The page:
I got news this week of progress that is taking place in the village of Soddo, Ethiopia, which I visited last summer with adoptive parents Brian and Keri deGuzman. The emails provided much-needed perspective in this week of disbelief and pain.

The nursery at the new orphanage facility in Soddo.

The children at the orphanage I visited have successfully been relocated to a new, albeit temporary, home. (The original orphanage lost its lease this month, when its landlord decided there was more money to be had converting his property to a bed-and-breakfast.) The new facility is smaller but adequate and the staff has been working hard to help 30 small children adjust to their new surroundings. Orphanage Director Stephne Bowers and her staff are filled with hope. The new location is within view of the entrance to a property that will soon be developed into a permanent home for these, and future, abandoned children.

Building self-sufficiency, one chicken at a time.

There was also word of a new project created to help impoverished members of the local community reclaim self-sufficiency. Children’s Cross Connection, a non-governmental organization working in collaboration with the Ethiopian government’s Department of Women, Child & Youth Affairs, gave each of seven widows eight chickens, which they will raise and breed to create small businesses of their own.

A community social worker will visit the women to offer guidance and observe the chickens’ health and care. In a month or two, each of the women will “pay” for their business by returning a healthy adult chicken back to CCC so the project can continue to help other women.

We can’t prevent ugliness in the world, but we can control how much of it we allow to enter our lives. I am not listening to radio commentators this week. I am looking at pictures that show me how powerful some tiny, hopeful steps in the right direction can be.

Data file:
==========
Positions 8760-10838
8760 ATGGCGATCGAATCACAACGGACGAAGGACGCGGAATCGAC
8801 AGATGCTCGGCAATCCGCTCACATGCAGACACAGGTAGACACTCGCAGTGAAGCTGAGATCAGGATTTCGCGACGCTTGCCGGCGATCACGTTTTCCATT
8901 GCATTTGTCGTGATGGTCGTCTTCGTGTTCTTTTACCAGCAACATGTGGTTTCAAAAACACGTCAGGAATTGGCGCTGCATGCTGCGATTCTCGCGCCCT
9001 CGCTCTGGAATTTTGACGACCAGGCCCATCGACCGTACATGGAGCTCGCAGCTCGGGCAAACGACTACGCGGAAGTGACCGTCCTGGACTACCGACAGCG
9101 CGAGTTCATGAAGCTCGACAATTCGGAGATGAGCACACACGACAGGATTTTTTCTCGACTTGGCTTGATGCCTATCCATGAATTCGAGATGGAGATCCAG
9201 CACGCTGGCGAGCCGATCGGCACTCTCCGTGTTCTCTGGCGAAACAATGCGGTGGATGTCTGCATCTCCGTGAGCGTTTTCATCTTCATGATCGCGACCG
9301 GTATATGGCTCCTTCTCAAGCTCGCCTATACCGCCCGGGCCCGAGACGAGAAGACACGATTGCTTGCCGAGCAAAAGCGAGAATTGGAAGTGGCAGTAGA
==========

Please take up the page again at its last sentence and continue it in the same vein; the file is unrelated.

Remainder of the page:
Photos courtesy of Stephne Bowers.

Ethiopia – the babies are thriving!

I hadn’t seen the deGuzman babies since their birthday party in mid-November. So when I stopped by the family’s Paradise Valley home yesterday morning for a visit, I was pretty sure Tesfanesh and Solomon had forgotten all about me.

Keri greeted me at the door with Solomon in her arms. As I expected, the now 1-year-old toddler (who spent nine blissful hours on my lap during the flight home from Ethiopa last July) nestled his head against his mom’s neck when he saw me, curious but shy.

“He’s playing hard to get,” Keri said, confident that my bond with her children was intact. We greeted each other warmly, eager to catch up on the last few weeks’ flurry of holiday activities, family visits and progress on projects the deGuzmans support in Ethiopia.

Tesfanesh deGuzman.

I heard laughter down the hallway to the left. When I turned to look, I saw Tesfanesh crawling furiously down the hall in my direction. Instinctively, I got down on my knees to put myself at her eye level. Without a moment’s hesitation, she crawled straight to my thighs, using them for leverage as she hoisted herself up to standing and held out her arms for a hug.

I almost lost it. And I definitely lost any resolve I may have had to get back to the office any time soon.

I ended up spending three full hours with Keri and the babies — and also had a moment to catch up with Brian deGuzman, M.D., who had returned from a bike ride as I arrived that morning and had a bit of time at home before heading off to his work as associate chief of cardiovascular surgery at The Heart & Lung Institute at St. Joseph’s Hospital and Medical Center in Phoenix. (As he kept insisting he would, when we were still in Ethiopia, Brian calls Solomon “Minte,” an affectionate nickname based on his first name, Mintesnot.) The couple’s other two children — 4-year-old Jesmina and 3-year-old Musse, who also were adopted from Ethiopia — were at preschool.

Solomon deGuzman in the family playroom. A map of Africa is on the wall behind him, part of a wall-size map of the world that was already there when deGuzmans bought their house.

The family has pretty much adjusted to their hectic, happy lifestyle and the babies are thriving. Solomon (who did eventually warm up to me) is wiry, strong and as charming and flirtatious as ever. As he moves toward the “terrible 2s,” he’s also developing a knack for drama — moments of frustration quickly manifest in piercing cries and explosive jumps that suddenly stop when he is comforted, distracted or appeased.

Tesfanesh, who is a few weeks younger, remains sunny and serene. She is insatiably curious and (so far) very patient with the process of discovery.

It’s been six months since I traveled with the deGuzmans to bring home these two beautiful babies, born into poverty and orphaned in a country more than 9,000 miles away from Arizona. They are happy, cherished, growing and developing right on track. What could be more remarkable?

MORE about the deGuzmans

My December 2010 article, “An Ethiopia Adoption Story,” is now archived online.

Read more blog posts about my Ethiopia journey.